One day last January my daughter told me she and her husband were thinking about training for a triathlon, which their fitness center in Maryland was sponsoring. The event was to be held indoors in April, and the participants had to swim in the pool, ride a stationary bike, and run on a treadmill for ten minutes at each station. Winners were determined by the distance accrued in each segment, and F took first place. After that experience C and F decided to try a “real” triathlon and signed up for the Power Sprint at the Shady Grove YMCA on May 23. Not to be left out, I registered for the AquaBike.
Saturday afternoon we checked out new bikes and gear at 3 Sports after we picked up our packets. F found his dream bike, and I saw one I could learn to like, but ever-practical C herded us out of the store before we spent $$$$. Saturday night we listened to the rain while C and I packed our transition bags and F cleaned and tuned his bike, a 30-year-old relic he bought with his first paycheck from his first job.
By Sunday morning the skies were clearing. We arrived at Shady Grove about 6 a.m. and found a great parking place behind the pool area. We unloaded our bikes and headed to the transition area to set up our spaces. C carefully arranged her helmet, shoes, and run number/race belt on her towel beside her bike – a model example of how to set up (and one she did not learn from her mother). We got our timing chips and body markings and then returned to the car for breakfast. A few minutes before transition closed, C noticed F was wearing his run number. We sent him scurrying back to leave it in transition.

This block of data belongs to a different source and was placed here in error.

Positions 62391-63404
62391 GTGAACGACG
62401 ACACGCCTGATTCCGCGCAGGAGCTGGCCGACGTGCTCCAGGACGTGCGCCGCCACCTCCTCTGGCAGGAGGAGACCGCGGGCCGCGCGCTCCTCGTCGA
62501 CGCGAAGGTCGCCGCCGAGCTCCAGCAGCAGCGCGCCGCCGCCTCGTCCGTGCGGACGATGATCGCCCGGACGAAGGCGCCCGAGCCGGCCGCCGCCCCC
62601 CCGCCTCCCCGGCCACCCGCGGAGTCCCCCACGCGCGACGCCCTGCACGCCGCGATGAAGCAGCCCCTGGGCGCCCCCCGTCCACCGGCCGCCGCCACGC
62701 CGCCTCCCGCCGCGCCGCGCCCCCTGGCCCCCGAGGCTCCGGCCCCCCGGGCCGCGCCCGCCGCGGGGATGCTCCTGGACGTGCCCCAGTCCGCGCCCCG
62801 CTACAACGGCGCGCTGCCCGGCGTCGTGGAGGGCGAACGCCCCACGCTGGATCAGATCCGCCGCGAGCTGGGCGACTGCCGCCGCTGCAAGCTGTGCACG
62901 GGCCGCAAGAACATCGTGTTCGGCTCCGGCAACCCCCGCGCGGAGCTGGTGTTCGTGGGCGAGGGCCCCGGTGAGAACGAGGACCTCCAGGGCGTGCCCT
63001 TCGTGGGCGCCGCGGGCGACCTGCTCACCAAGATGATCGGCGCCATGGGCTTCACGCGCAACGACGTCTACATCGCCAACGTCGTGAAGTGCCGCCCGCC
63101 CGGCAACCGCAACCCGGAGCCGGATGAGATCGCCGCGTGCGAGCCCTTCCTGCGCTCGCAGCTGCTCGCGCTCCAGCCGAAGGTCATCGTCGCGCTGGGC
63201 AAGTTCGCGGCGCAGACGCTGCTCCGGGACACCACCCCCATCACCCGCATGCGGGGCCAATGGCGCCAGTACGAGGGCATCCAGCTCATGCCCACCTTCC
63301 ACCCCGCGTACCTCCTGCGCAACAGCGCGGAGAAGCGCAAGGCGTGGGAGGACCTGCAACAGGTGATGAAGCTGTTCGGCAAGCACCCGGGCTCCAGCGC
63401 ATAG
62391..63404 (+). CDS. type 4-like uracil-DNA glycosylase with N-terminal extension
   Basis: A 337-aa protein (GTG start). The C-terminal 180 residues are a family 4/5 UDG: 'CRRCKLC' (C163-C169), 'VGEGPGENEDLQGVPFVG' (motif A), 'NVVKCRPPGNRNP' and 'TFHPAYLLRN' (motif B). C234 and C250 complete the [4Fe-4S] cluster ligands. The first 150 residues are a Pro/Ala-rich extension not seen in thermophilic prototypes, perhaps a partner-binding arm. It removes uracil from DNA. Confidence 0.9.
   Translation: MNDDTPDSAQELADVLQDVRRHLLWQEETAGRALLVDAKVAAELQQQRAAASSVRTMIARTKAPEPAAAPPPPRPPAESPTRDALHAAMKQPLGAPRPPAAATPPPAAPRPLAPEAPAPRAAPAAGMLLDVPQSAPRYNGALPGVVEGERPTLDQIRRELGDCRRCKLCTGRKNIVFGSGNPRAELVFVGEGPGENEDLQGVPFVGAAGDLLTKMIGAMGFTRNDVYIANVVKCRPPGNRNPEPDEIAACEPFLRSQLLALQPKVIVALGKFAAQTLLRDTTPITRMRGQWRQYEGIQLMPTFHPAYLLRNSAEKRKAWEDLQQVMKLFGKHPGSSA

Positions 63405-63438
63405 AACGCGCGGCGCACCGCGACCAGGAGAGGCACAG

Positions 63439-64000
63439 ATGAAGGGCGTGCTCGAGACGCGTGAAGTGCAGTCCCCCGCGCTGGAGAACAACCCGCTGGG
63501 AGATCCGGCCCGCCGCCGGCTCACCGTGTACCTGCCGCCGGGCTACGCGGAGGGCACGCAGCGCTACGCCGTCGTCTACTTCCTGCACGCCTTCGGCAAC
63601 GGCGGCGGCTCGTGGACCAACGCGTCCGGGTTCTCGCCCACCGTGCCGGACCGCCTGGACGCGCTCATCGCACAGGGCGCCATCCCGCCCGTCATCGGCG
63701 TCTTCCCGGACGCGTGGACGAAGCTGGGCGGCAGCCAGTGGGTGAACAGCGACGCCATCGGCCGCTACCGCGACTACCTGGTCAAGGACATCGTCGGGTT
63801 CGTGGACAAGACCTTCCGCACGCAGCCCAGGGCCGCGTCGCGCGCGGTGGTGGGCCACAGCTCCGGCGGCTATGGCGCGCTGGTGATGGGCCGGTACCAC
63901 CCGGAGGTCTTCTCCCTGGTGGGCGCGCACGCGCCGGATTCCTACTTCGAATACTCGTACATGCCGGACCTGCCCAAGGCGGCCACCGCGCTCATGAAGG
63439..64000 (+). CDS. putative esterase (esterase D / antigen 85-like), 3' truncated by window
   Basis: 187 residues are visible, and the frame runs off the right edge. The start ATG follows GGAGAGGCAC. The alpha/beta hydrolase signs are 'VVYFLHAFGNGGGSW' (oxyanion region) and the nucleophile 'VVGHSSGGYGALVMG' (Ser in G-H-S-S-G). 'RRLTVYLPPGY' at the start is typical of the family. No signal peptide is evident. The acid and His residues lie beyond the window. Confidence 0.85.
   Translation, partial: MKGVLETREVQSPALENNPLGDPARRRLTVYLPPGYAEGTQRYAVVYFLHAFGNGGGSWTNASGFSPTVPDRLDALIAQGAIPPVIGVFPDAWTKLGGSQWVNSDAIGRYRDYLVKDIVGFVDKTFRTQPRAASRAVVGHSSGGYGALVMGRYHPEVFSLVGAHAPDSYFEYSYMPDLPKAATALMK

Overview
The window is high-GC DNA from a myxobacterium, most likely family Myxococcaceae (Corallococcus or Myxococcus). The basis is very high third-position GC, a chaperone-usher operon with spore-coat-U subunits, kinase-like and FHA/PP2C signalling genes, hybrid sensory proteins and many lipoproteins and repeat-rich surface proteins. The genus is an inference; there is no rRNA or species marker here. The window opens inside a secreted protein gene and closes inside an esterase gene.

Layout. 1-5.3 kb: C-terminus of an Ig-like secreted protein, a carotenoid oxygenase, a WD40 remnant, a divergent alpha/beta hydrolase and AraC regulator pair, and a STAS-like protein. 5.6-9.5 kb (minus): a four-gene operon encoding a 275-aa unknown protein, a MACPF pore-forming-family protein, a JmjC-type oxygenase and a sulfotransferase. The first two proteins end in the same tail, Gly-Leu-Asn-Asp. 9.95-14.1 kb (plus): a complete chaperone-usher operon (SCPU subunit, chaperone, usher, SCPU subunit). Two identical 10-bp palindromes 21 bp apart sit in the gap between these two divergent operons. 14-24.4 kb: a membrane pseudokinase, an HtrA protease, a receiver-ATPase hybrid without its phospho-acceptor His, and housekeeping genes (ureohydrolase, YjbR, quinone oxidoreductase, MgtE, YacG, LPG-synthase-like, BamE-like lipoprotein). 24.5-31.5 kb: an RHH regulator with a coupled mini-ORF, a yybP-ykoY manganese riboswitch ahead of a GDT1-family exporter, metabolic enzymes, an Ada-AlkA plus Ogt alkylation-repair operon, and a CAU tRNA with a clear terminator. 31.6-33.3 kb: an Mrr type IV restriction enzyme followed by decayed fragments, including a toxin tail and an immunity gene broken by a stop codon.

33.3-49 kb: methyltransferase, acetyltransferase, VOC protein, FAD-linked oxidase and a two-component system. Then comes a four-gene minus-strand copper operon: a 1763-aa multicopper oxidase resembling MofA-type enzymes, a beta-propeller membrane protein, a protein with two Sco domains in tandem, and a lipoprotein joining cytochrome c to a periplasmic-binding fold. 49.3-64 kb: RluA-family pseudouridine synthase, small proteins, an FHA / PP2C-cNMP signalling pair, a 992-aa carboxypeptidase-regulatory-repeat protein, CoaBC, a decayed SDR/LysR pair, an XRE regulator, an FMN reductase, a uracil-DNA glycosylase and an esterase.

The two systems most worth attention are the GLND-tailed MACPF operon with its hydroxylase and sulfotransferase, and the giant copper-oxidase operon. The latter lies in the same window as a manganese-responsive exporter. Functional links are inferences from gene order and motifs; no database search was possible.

Our predicted swim times were within a minute of each other. C was worried I’d overtake her on the bike since my start time was only several minutes behind hers. F swam faster than he’d thought he would and was finished before I got in the water. C’s time was exactly what she’d predicted. Mine was 30 seconds slower, but even so, I set a PR for that distance.
I set a different kind of PR in T1, as it was maybe my longest time in transition – ever, nearly as long as my swim time. I couldn’t get my helmet fastened. After struggling for several minutes, I heard a male voice behind me say, “Ma’am, you have you helmet on backwards.” I thanked him, turned the helmet around, and still couldn’t fasten it. Eventually, the straps snapped into place and I took off on the bike course.
While I was on my bike, I thought I was having a great ride. I maintained a decent speed – faster than my training rides around my neighborhood – and I even passed a rider who had passed me. When I saw my official time, though, I was disappointed not to have been faster.
I never saw C or F on the bike course – they were too far ahead. In fact, F completed the run as I came in on my bike. And his time would have been better if he hadn’t had to return to T2 for his race number, which he’d forgotten to put on. C crossed the finish line about 25 minutes later. They both enjoyed the race and are planning to do another tri at the end of June in Maryland. I plan to be there, too – have to keep this sport in the family!